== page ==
Tim Prentice: “In my current work in kinetic sculpture, I am trying to concentrate on the movement, I take it as an article of faith that the air around us moves in ways which are organic, whimsical, and unpredictable. I therefore assume that if I were to abdicate the design to the wind, the work would take on these same qualities.
I am trying to concentrate on the movement, rather than the object.
The engineer in me wants to minimize friction and inertia to make the air visible. The architect studies matters of scale and proportion. The navigator and sailor want to know the strength and direction of the wind. The artist wants to understand its changing shape.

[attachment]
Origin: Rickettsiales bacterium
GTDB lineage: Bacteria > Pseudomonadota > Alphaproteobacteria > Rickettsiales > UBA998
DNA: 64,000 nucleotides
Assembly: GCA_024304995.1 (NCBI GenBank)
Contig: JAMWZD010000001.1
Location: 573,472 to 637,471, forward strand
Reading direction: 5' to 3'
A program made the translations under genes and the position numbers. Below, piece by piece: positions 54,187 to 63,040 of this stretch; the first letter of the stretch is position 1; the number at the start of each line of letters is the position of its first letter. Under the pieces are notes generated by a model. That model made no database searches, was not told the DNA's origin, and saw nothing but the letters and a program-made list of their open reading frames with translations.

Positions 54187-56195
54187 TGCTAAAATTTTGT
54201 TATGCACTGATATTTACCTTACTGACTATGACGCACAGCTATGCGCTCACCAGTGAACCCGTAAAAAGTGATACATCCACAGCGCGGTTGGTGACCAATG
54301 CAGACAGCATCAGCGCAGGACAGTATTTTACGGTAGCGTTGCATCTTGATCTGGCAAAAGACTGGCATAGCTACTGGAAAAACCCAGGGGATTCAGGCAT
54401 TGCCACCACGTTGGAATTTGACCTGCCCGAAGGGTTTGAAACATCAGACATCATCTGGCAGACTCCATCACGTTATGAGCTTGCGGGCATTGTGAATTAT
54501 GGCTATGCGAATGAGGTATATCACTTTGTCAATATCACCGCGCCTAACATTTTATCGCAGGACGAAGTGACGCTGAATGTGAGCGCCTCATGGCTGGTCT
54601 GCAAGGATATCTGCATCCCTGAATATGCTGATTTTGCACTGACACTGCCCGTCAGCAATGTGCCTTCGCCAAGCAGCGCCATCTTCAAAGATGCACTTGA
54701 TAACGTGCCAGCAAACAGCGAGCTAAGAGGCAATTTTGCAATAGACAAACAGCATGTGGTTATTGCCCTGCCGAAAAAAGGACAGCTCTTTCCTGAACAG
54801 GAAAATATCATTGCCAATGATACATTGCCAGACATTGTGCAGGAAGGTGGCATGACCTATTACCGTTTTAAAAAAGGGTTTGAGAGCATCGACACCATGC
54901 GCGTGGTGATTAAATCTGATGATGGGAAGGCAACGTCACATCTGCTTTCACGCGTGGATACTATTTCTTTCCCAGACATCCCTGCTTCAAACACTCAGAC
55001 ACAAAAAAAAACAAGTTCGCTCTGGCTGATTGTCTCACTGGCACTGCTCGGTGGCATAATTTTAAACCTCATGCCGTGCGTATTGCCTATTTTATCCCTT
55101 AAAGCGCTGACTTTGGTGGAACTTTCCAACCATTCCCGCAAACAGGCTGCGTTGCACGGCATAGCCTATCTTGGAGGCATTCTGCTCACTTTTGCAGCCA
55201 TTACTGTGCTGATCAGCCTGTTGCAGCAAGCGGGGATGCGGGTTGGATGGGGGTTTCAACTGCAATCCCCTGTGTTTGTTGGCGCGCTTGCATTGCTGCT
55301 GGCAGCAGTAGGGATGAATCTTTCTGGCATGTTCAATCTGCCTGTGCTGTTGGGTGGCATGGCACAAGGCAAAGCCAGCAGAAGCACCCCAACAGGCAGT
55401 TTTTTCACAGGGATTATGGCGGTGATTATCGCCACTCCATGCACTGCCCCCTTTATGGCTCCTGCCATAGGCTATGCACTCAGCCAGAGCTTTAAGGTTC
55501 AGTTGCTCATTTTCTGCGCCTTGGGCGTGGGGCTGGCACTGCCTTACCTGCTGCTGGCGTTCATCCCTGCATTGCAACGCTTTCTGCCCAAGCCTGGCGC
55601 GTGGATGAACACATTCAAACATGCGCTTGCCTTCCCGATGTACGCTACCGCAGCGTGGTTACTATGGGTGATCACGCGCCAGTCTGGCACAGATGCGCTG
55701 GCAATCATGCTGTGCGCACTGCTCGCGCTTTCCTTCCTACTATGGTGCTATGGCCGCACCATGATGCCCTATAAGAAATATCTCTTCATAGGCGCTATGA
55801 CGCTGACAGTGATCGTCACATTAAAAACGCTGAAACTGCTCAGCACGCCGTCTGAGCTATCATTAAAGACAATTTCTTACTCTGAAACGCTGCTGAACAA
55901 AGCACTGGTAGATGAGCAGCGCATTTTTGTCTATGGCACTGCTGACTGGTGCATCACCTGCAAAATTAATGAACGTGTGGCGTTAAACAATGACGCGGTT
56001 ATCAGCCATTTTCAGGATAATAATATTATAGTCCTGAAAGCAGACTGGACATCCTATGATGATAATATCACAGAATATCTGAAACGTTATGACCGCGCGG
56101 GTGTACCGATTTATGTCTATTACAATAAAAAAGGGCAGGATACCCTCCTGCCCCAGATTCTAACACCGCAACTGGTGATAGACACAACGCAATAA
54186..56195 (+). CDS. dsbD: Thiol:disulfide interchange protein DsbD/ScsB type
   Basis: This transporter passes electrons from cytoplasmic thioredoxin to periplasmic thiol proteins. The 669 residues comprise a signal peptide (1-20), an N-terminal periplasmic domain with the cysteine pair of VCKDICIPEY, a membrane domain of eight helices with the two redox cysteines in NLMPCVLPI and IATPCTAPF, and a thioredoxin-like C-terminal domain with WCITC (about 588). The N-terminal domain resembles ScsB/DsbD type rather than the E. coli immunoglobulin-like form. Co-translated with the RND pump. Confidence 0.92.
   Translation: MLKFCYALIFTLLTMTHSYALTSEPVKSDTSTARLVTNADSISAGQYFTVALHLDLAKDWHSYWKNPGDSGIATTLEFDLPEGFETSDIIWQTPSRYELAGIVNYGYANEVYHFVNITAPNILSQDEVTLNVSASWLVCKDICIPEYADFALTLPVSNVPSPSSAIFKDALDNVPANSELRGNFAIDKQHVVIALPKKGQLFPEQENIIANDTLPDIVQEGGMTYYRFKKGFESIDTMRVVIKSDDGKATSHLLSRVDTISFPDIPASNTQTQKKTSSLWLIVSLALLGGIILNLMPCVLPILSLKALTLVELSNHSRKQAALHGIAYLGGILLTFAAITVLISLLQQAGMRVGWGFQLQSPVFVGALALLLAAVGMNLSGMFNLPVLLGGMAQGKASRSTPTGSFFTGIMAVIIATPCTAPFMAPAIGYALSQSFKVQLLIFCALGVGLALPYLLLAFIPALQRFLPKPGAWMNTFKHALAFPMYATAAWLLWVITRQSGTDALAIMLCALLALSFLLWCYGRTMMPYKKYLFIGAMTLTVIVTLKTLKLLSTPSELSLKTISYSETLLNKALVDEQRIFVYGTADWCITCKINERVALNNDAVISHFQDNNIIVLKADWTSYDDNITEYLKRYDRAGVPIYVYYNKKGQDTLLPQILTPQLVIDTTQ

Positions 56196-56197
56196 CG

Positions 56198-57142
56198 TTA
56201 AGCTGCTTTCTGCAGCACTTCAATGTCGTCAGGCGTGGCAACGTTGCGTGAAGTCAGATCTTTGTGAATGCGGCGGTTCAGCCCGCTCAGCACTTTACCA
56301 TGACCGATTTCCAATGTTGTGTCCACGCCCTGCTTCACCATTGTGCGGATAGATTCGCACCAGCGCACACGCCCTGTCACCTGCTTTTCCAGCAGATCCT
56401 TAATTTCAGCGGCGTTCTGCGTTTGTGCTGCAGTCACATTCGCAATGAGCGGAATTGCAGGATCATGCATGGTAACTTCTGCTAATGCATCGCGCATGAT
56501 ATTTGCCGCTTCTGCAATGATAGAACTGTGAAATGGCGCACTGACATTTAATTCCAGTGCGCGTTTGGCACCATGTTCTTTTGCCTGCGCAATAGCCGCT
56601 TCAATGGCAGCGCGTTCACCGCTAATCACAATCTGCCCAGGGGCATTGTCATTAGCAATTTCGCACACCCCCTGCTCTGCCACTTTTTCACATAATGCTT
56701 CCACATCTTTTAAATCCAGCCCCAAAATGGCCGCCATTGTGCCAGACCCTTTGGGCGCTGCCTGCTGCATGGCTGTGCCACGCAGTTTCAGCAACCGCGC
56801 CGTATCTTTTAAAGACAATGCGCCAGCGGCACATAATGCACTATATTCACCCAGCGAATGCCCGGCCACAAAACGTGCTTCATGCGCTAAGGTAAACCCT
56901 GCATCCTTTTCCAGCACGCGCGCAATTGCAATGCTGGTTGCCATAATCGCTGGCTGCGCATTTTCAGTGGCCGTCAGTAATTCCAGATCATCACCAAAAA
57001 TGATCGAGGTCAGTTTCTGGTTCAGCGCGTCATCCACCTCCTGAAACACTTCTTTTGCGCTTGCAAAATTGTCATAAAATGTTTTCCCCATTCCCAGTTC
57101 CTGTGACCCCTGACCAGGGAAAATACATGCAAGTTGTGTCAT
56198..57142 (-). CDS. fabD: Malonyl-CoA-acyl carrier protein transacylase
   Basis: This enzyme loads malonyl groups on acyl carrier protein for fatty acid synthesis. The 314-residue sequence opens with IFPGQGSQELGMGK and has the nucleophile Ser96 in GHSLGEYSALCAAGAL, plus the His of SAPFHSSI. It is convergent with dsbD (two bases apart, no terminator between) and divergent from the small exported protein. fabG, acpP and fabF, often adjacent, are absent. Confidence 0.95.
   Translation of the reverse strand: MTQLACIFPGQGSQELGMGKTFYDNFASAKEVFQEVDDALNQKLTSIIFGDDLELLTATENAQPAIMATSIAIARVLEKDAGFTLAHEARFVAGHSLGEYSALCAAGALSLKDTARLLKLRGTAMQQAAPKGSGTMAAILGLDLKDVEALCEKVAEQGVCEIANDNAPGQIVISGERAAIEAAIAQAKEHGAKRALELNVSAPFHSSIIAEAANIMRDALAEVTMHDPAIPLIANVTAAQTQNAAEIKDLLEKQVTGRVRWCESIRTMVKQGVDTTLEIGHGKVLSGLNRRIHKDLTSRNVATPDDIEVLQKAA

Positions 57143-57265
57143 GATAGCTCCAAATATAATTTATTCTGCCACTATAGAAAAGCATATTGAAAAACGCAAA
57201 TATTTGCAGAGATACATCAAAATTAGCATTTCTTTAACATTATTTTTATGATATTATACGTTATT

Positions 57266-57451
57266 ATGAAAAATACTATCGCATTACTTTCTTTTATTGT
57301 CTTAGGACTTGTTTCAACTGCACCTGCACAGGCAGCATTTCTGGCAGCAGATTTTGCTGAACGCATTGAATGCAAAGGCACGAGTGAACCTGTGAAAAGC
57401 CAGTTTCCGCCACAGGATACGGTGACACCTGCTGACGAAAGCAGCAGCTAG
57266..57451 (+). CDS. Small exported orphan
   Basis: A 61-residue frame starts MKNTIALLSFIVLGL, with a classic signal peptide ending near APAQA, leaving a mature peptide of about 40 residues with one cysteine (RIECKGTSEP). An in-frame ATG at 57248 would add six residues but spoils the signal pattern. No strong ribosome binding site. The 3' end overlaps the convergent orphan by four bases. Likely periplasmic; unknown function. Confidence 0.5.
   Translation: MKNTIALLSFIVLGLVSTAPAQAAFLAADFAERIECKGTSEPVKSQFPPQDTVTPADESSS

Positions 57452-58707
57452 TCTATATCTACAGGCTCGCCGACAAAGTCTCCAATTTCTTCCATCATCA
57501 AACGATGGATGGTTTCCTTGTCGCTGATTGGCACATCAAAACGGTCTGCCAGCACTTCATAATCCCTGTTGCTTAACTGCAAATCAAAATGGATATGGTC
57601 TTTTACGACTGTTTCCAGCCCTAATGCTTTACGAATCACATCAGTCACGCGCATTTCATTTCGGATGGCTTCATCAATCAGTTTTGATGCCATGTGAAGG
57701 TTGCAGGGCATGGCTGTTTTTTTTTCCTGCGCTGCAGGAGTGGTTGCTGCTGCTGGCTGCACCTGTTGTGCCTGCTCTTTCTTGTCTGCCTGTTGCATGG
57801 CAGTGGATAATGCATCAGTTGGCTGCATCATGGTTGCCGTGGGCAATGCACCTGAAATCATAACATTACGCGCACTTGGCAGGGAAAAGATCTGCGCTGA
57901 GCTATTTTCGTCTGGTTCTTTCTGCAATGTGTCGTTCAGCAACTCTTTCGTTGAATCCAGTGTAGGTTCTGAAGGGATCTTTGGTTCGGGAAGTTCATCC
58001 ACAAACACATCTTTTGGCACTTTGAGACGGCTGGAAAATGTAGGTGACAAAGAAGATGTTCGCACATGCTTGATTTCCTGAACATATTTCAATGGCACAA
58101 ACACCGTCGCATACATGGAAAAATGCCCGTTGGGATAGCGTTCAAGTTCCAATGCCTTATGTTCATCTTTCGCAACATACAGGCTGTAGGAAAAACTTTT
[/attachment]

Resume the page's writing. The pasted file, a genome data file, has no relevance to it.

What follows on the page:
Meanwhile, the child wants to play.”
Tim Prentice, kinetic sculptor, received a Masters Degree in architecture from Yale in 1960 and founded the award-winning firm of Prentice and Chan in 1965.
Ten years later, he established a studio in Cornwall, Connecticut to design and fabricate kinetic sculpture. His corporate clients include American Express, Bank of America, Mobil, AT&T., and Hewlett-Packard. In the last few years he has completed installations in Japan, Korea, Northern Ireland, and Australia.
His work grows out of the tradition of Alexander Calder and George Rickey, but in a recent review the critic Grace Glueck stated that his work’s ‘gently assertive character is very much his own.’ He shows with Maxwell Davidson in New York.
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